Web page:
I had an application where storage was allocated with new[size] and deleted with deleted without specifying the . BoundsChecker does not report this as a problem.
If you use new on a simple type or an object without a destructor declared (or for any of its base classes), with the Microsoft compiler, delete will work correctly. Therefore, BoundsChecker does not catch the mismatch of new/delete. Just because this works properly with the Microsoft compiler, though, does not mean this will work with other compilers. This is not portable code. Using new/delete (or new/delete ) should be avoided.
If you use new on an object with a destructor, the new will first allocate enough memory for the count (how many objects to allocate for) then the memory for the objects themselves. The pointer will be adjusted to point to the first object allocated, rather than the count.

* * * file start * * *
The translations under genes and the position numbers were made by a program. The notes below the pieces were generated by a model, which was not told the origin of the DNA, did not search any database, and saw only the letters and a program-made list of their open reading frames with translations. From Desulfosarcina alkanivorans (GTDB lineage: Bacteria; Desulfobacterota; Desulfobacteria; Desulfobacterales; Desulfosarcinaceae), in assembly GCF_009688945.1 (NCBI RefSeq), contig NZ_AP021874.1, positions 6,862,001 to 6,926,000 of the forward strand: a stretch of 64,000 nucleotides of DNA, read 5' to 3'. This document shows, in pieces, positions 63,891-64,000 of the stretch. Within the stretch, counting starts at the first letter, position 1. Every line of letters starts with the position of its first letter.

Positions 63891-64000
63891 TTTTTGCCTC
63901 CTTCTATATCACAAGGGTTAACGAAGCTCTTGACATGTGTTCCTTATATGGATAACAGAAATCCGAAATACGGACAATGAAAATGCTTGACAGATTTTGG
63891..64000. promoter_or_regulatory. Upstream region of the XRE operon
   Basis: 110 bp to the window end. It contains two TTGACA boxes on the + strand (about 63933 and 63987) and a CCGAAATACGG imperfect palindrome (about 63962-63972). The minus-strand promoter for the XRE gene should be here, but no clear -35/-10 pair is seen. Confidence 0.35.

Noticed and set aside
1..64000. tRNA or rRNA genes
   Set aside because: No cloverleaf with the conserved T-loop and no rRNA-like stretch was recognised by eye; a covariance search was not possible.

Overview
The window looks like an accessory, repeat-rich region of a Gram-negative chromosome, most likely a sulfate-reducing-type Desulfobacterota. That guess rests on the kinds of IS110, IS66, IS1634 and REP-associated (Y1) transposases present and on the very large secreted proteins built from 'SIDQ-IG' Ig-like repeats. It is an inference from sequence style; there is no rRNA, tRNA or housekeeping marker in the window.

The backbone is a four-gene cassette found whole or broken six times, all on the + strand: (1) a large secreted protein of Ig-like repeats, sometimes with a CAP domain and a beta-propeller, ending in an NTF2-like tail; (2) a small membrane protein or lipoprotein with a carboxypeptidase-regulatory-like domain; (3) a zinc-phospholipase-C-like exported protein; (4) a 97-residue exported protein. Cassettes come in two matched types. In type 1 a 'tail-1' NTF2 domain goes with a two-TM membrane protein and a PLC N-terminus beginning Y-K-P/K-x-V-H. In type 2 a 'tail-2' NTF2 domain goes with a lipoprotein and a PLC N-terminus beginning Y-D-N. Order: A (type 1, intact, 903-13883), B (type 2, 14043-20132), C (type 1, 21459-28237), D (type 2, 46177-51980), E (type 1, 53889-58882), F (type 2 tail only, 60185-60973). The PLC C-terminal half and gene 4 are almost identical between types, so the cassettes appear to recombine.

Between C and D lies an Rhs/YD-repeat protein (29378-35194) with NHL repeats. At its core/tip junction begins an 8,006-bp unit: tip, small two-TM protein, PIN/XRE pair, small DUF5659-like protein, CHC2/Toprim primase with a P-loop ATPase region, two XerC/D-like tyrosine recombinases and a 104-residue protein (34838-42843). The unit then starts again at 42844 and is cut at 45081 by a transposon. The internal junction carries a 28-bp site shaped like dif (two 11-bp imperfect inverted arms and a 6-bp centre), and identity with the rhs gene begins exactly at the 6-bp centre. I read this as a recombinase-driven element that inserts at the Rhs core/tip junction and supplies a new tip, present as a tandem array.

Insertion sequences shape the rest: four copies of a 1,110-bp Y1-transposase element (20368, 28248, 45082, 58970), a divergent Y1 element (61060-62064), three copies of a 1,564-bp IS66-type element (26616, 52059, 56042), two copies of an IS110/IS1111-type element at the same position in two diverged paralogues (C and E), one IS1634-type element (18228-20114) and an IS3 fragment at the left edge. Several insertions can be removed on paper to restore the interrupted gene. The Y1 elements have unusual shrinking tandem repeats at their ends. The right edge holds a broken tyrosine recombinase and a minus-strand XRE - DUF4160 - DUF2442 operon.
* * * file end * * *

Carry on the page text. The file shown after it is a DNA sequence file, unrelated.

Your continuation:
Delete, if there is a destructor, adjusts the given pointer to point to the count. Delete does NOT, in any case, adjust the pointer to point to the count. Therefore, using new with delete (with destructor), will cause BoundsChecker to flag an 'Invalid argument, operator delete, HANDLE 0x Bad Handle' error (because the pointer is not pointing to the first address that was actually allocated)
Using new on an object without a destructor will cause no memory to be allocated for the count, so the pointer will not have to be adjusted. In this case, using delete should not give an error. Also, if there is no destructor, the  on the delete is irrelevant (pointer will not be adjusted), so no error should be flagged.